In Animal Farm and Fahrenheit 451, by comparison, evil relies on gullibility and willful subservience, and, though in both novels, there is hope at the end as the system begins to collapse, they remain based on the weaknesses that make authoritarianism and dictatorship function with a minimum of violence and active coercion.

Is it possible to overreach? Gary Markstein (Creators) suggests that RFK Jr. has not only probed the edges of how much paranoid nonsense people will swallow, but is now adding to the situation by hinting that he may add a second crackpot to his ticket.

Assuming this pairing happens, it will be an interesting test of the Loon Factor, because it seems most likely that the resulting Very Silly Party candidacy would steal the votes of nincompoops, moon calves and lunatics from the MAGA ticket.

However, if the No Party gets their act together, they may manage to have a balancing effect by vacuuming up the votes of young perfectionists who seek both an alternative to Biden and an alternative to winning elections.

And it may end up leaving the rest of us like the animals at the end of Orwell’s book, looking at our situation and wondering how in the hell it happened.

Or perhaps more like Nicholai Rostov in “War and Peace,” unhorsed, wounded and no longer romantic about war:

The point being that you should rely on something more pragmatic than a child’s assumption that first person perspective is a magical shield.

Juxtaposition of the Day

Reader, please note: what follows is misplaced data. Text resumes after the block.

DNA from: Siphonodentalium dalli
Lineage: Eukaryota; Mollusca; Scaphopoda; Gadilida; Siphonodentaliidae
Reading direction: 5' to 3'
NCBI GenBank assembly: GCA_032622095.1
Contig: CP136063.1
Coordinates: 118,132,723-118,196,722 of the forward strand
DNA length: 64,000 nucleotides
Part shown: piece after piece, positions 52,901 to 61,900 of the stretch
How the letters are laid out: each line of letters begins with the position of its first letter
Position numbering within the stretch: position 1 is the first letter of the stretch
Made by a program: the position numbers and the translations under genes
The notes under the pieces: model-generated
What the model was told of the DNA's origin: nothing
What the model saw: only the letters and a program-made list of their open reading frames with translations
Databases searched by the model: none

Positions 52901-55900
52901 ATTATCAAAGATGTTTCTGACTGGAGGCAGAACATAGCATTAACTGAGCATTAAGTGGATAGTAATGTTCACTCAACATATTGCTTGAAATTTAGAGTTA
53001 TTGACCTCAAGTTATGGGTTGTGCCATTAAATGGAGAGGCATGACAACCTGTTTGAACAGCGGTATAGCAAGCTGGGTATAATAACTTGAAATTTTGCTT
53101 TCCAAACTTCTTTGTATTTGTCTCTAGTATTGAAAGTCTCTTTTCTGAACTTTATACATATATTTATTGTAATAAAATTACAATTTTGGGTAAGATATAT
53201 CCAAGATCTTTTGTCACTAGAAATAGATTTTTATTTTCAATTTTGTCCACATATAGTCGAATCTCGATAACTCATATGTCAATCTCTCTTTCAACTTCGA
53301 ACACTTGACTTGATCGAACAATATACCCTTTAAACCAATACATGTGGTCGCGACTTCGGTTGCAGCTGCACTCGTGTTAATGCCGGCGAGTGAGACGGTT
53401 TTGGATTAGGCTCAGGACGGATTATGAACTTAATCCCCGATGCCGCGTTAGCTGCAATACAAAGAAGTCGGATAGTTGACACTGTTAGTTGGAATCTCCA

Steve Kelley — Creators

Dave Whamond

We’ve still got people claiming there’s little to choose from between the two major candidates, this pair coming from different ends of the political spectrum.

I suspect the idea is based on poll numbers and horserace coverage. If you look at the pairing in terms of policies and intentions, the two couldn’t be more different and the stakes couldn’t be more at odds with one another.

But with no context beyond popularity, the message to voters is “Why bother? It doesn’t matter. They’re all the same.”

Empty messaging may cost the major candidates more votes than anything RFK Jr and the No Ticket people manage.

Perhaps it’s a matter of perspective. Watching from South Africa, Zapiro is able to detect fear and loathing in our situation, both in the Cult of Personality that surrounds Trump and in the willingness of the Supreme Court to clear his path.

Ruben Bolling offers a satiric look forward at where the priorities of a certain major medium are leading us, and they’re hardly alone in their approach.

I wish I could disagree, but I’ve been reading the campaign coverage. His analysis is spot-on.

Disagree about the Moon landing if you must. The elections matter.

3 thoughts on “CSotD: Elsewhere in the News

  1. That Tom the Dancing Bug comic is terrifying, not so much for the idea of Trump’s fascist takeover (although that certainly is a possibility) but for the way it nails the “zomg we can’t appear biased! We have to give equal weight to the lunatics and crazies and liars and criminals and insurrectionists if we want to be Fair and Balanced.” attitude that much of the mainstream media has.

    Sure, Trump is a raging lunatic criminal that has campaigned on revenge and the promise to be a Day One Dictator, but holy crap BIDEN IS OLD.

  2. I used to think that if you put all of the world’s political ideologies on a spectrum, our two major parties would end up next to each other. I don’t think that anymore.

  3. “Stephen Miller’s Retribution Camp”… >> Shudder <<

    And it looks like Tr*mp's had some work done in Steve Kelley's panel. Too late, Don – Melania's still not coming back…